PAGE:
Korean War vet awarded medals 61 years later
Carleta Weyrich firstname.lastname@example.org
The date was June 25, 1950, the North Korean People’s Army invaded the Republic of Korea to the south. Three days later the North Koreans captured the Republic’s capital of Seoul. On July 1, the first U.S. ground combat troops arrived in Korea as United Nations forces to battle the invaders, and in time Chinese forces, in this east Asian country. The Korean War continued until an armistice was signed in July 1953, creating a cease fire line between the two sovereign states of the Korean territory.
Burton Young of West Union was among the veterans of the war to receive a letter of gratitude written 50 years after the Republic of Korea was invaded, dated June 25, 2000, for his service in the Korean War. The letter was signed by Kim Dae-jung, president of the Republic of Korea.
“We Koreans hold dear in our hearts the conviction, courage and spirit of sacrifice shown to us by such selfless friends as you, who enabled us to remain a free democratic nation,” Kim Dae-jung wrote.
Young spent 10 months in Korea with the 44th Engineer Construction Battalion in the “Broken Heart” Division, deployed from Louisiana.
“We kept the main supply lines open,” he said.
As part of his duties, he would swim under pontoon bridges to replace the ropes that would wear out. The bridges were on rubber pontoons that could be inflated or deflated as needed by the U.N. troops. Just to see if he could, Young said, he once swam all the way across the Han River. However, Young spent most of his time in Korea as a mechanic, keeping the big supply trucks on the road. He also was involved in guarding a bridge and spent three months in a combat zone.
In his 30s when the war broke out, Young was drafted into the National Guard. He went through basic training at Fort Knox, Ky.
“I weighed 155 pounds when I started and went up to 185 - and no fat,” Young said.
Shortly after he entered the Guard, Young married Lois Hull. In 2014, on March 3, they will celebrate their 62nd wedding anniversary.
From Fort Knox, Young was sent to Fort Ord in California on his way to Korea. He boarded a 90-foot ship, the USS Sgt. Howard E. Woodford, for a 14-day journey across the Pacific Ocean.
“In the storms, the ship would drop straight down 20 feet,” said Young. “I had to hold on tight to a pole so I wouldn’t fall off the deck. It cracked and popped, and I wondered if it would stay together.”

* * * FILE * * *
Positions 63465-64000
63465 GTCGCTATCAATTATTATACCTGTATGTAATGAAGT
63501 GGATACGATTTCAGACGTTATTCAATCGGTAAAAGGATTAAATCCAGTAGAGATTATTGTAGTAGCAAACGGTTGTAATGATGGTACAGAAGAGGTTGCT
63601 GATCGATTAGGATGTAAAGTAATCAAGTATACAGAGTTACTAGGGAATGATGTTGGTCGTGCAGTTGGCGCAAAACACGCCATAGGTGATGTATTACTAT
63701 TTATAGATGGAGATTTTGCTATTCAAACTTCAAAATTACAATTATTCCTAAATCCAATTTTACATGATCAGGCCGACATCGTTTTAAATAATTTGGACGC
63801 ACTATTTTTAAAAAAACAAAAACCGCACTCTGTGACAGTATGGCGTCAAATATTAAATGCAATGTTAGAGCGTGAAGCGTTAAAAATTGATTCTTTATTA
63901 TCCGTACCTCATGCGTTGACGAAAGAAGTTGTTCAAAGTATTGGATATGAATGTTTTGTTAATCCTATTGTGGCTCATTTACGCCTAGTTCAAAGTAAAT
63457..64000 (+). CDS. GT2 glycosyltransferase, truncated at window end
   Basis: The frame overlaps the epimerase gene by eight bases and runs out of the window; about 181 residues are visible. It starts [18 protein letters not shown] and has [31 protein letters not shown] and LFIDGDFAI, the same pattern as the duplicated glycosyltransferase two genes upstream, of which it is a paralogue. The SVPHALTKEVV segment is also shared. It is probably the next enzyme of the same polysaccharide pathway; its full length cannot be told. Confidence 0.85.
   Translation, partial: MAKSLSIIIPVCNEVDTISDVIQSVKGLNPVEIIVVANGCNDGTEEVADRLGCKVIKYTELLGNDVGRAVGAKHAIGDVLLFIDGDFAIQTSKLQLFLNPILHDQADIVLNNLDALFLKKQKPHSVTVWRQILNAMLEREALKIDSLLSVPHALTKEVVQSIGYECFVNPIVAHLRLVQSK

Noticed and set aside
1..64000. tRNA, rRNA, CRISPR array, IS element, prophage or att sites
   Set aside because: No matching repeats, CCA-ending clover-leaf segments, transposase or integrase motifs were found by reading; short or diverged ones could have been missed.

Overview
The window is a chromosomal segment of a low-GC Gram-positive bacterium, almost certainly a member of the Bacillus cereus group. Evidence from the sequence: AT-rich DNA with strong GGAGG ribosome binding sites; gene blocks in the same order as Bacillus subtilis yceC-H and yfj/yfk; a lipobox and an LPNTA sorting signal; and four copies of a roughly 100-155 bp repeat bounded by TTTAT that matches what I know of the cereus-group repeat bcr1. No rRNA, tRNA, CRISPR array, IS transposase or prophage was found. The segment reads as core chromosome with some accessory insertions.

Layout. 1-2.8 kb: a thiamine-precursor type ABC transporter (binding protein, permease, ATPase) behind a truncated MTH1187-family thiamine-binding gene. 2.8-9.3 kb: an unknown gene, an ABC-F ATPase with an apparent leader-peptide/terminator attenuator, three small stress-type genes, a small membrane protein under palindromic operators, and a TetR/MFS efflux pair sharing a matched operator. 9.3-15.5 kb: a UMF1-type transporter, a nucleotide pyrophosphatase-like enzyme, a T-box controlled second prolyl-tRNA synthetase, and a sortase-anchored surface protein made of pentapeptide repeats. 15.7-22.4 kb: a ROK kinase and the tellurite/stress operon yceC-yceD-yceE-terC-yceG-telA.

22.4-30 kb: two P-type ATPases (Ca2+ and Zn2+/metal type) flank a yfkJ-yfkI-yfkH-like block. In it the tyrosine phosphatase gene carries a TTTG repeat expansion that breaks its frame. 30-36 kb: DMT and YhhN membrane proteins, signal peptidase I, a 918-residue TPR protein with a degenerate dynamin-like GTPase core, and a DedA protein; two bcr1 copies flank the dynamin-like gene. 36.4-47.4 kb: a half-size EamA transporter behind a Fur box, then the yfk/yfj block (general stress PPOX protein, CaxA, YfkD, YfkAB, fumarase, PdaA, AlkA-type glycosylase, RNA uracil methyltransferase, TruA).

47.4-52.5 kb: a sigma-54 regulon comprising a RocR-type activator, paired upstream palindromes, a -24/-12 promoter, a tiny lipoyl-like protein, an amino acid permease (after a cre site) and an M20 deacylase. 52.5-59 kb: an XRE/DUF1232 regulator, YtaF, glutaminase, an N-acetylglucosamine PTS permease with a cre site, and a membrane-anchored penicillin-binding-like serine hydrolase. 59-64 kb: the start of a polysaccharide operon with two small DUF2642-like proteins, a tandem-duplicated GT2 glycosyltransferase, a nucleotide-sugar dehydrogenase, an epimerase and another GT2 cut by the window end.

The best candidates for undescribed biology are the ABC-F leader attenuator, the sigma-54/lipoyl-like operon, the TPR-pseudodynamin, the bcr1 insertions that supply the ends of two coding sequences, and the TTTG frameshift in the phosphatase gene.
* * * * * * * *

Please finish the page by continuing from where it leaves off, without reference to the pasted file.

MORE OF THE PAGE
Did he get sick from the action of the ship?
“Everyone else did, but not me,” he replied. “I used their meal cards - I kept my stomach full. I guess that’s why I didn’t get sick.”
The ship landed at Incheon Harbor on the midwestern coast of the Korean peninsula - just after an offensive. From there he traveled north to the 24th Infantry Division. The headquarters, he recalled was in a school with a courtyard in the middle.
“There were big shell holes in the walls.”
From there he was sent to different areas. The closest to the North Korean border that he worked was about four to five miles away. While in Seoul, he stayed in a school. In other places, the company stayed in tents with electricity. He recalled the electric being shut off at midnight in the winter. There was a glow one night in another tent. Investigating, he found a soldier about to be burned by a flaming heater in the middle of the tent. Gasoline had been used to fuel the heater in an effort to stay warm in the subzero temperatures.
In the summer, he said, the temperature would get up in the 120s.
Young’s time in Korea was cut short by an inflamed tonsil. His entire jaw was swollen, so he was sent to Tokyo, Japan. By then he was so close to having enough points to go home that they let him go on home. He left Japan on a propeller-driven TWA flight, which stopped on an island to refuel where the temperature, he said, was 7 degrees below zero in August. Next he landed in Anchorage, Alaska, then on to Seattle, Wash.
He took the final leg of his trip home on a train, which he thoroughly enjoyed.
This year, Young applied for the one medal he thought he had earned from his service in Korea. To his surprise, he was awarded the following: Meritorious Unit Commendation; National Defense Service Medal; Korean Service Medal with three bronze service stars for the time he spent in a combat zone; and a United Nations Service Medal. He also has a special 50-year medal from the Republic of Korea.
With the help of former Adams County Veterans Service Officer Tony Blevins, Young applied for his medal about six months ago. He received all of them through the mail recently and was officially presented them at the Veterans Service Commission office. A special case for the medals was made by a volunteer in Manchester.
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